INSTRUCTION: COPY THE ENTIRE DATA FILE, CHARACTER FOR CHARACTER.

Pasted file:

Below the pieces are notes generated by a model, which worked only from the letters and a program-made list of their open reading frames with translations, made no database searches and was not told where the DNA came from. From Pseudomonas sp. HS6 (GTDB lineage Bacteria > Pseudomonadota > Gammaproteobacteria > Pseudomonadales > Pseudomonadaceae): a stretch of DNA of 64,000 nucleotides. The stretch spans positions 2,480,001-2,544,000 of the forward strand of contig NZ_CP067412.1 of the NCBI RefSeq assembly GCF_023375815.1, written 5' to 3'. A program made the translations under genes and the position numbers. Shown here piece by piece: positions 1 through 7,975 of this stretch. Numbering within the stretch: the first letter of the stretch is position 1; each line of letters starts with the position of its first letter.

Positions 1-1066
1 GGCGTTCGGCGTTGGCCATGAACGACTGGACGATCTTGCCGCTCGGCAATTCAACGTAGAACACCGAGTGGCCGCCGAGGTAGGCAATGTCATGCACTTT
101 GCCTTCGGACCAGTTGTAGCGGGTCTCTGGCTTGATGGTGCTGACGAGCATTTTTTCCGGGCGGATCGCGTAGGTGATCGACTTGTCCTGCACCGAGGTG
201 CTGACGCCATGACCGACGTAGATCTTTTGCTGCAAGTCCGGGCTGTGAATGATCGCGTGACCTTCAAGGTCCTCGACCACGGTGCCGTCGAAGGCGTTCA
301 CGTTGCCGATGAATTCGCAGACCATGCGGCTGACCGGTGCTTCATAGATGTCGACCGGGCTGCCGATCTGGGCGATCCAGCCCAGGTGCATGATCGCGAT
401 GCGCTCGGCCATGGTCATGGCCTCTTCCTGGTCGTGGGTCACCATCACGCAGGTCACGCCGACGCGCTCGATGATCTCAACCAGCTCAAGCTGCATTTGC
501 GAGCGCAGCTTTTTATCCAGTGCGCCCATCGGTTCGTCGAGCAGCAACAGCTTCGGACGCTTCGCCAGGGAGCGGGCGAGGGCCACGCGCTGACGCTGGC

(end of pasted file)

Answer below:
Below the pieces are notes generated by a model, which worked only from the letters and a program-made list of their open reading frames with translations, made no database searches and was not told where the DNA came from. From Pseudomonas sp. HS6 (GTDB lineage Bacteria > Pseudomonadota > Gammaproteobacteria > Pseudomonadales > Pseudomonadaceae): a stretch of DNA of 64,000 nucleotides. The stretch spans positions 2,480,001-2,544,000 of the forward strand of contig NZ_CP067412.1 of the NCBI RefSeq assembly GCF_023375815.1, written 5' to 3'. A program made the translations under genes and the position numbers. Shown here piece by piece: positions 1 through 7,975 of this stretch. Numbering within the stretch: the first letter of the stretch is position 1; each line of letters starts with the position of its first letter.

Positions 1-1066
1 GGCGTTCGGCGTTGGCCATGAACGACTGGACGATCTTGCCGCTCGGCAATTCAACGTAGAACACCGAGTGGCCGCCGAGGTAGGCAATGTCATGCACTTT
101 GCCTTCGGACCAGTTGTAGCGGGTCTCTGGCTTGATGGTGCTGACGAGCATTTTTTCCGGGCGGATCGCGTAGGTGATCGACTTGTCCTGCACCGAGGTG
201 CTGACGCCATGACCGACGTAGATCTTTTGCTGCAAGTCCGGGCTGTGAATGATCGCGTGACCTTCAAGGTCCTCGACCACGGTGCCGTCGAAGGCGTTCA
301 CGTTGCCGATGAATTCGCAGACCATGCGGCTGACCGGTGCTTCATAGATGTCGACCGGGCTGCCGATCTGGGCGATCCAGCCCAGGTGCATGATCGCGAT
401 GCGCTCGGCCATGGTCATGGCCTCTTCCTGGTCGTGGGTCACCATCACGCAGGTCACGCCGACGCGCTCGATGATCTCAACCAGCTCAAGCTGCATTTGC
501 GAGCGCAGCTTTTTATCCAGTGCGCCCATCGGTTCGTCGAGCAGCAACAGCTTCGGACGCTTCGCCAGGGAGCGGGCGAGGGCCACGCGCTGACGCTGGC